Every time I watch this movie, I end up losing interest in it because the kids are such totally messed-up people. Here they are, running for their lives, and they refuse to do what their father tells them to do. In fact, they are as difficult, obstructionist and consistently bratty as two kids can be.

I see this sort of thing in movies all the time. Parents will tell their kid or kids — movie families are always tiny — to “go home” because they are in a dangerous situation and the kid ignores them as if they hadn’t said a word. Maybe in the filmmaker’s world this is the way things are. Maybe in most of the world, this is the way things are.

But I homeschooled my kids and I can say without hesitation that I never saw this in my kids or the children of any of the other homeschooling families.

Take, for instance, the night of the May 3 tornado. This particular tornado went through Moore and South Oklahoma City on May 3, 1999. I woke up that morning aching all over. The cats got in grain barrels we used for storage in the garage and would not get out. (This was the first and only time they ever got in those barrels.) A friend of mine told me her chihuahua got under the sofa and wouldn’t come out.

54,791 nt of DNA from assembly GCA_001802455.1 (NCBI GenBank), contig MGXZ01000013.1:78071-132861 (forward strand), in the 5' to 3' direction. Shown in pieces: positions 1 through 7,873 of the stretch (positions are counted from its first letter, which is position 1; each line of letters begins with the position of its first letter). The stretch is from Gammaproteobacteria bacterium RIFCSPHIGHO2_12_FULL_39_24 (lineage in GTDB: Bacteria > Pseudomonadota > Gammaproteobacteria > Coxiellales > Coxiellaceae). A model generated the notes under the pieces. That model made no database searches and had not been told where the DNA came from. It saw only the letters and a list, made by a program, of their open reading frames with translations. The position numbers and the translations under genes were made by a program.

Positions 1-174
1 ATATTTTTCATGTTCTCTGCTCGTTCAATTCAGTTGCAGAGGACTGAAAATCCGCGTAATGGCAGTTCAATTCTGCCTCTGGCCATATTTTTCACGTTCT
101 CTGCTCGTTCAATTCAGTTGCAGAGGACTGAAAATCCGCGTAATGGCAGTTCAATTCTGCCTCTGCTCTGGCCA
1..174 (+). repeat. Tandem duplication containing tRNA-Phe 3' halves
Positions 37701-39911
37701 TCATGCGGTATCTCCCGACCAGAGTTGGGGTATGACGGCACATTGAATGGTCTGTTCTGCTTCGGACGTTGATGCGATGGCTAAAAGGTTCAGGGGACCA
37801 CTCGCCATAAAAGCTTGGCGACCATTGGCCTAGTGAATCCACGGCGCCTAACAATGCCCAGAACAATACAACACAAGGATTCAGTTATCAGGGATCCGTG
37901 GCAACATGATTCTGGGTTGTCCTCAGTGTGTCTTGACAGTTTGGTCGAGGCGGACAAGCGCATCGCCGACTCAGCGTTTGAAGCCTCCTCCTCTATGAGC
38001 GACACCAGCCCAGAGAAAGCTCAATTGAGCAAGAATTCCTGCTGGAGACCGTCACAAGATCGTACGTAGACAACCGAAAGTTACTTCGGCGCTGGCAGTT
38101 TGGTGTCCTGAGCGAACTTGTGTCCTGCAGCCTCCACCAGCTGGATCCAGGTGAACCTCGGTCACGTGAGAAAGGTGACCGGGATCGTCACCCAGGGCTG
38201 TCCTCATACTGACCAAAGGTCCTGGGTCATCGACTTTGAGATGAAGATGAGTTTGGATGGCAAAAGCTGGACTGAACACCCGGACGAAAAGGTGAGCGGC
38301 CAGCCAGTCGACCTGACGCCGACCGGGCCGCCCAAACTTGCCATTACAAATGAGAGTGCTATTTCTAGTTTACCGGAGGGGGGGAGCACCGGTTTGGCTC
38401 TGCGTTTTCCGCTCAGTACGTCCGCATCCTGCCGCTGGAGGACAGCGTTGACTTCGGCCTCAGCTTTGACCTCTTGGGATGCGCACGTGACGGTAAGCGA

I cooked supper while we watched the tornado form outside of Apache, Oklahoma on our television. I remember remarking, “We’ve been expecting you,” to the screen.

We watched that thing grow and stay down on the ground as it cut across the state and headed for us. When it got to Chickasha, I told the kids to put their shoes on. We pulled the cats out of their grain barrels and stuffed them into their cat carrier. When it came time to get the heck out of Dodge, we did just that.

The point?

The kids did exactly what my husband and I told them to do. No argument. No questions. No hysteria. No debate.

I don’t give my kids direct commands now that they’re grown. But they still come to me for advice which they don’t always follow, but do take quite seriously. If I flat-out give them an order, such as, bring my vacuum cleaner back – I didn’t give it you – It was a loan – they tease me, then do it. For that matter, I have a hard time ignoring my 89-year-old mother when she asks me to do something, even now with her dementia.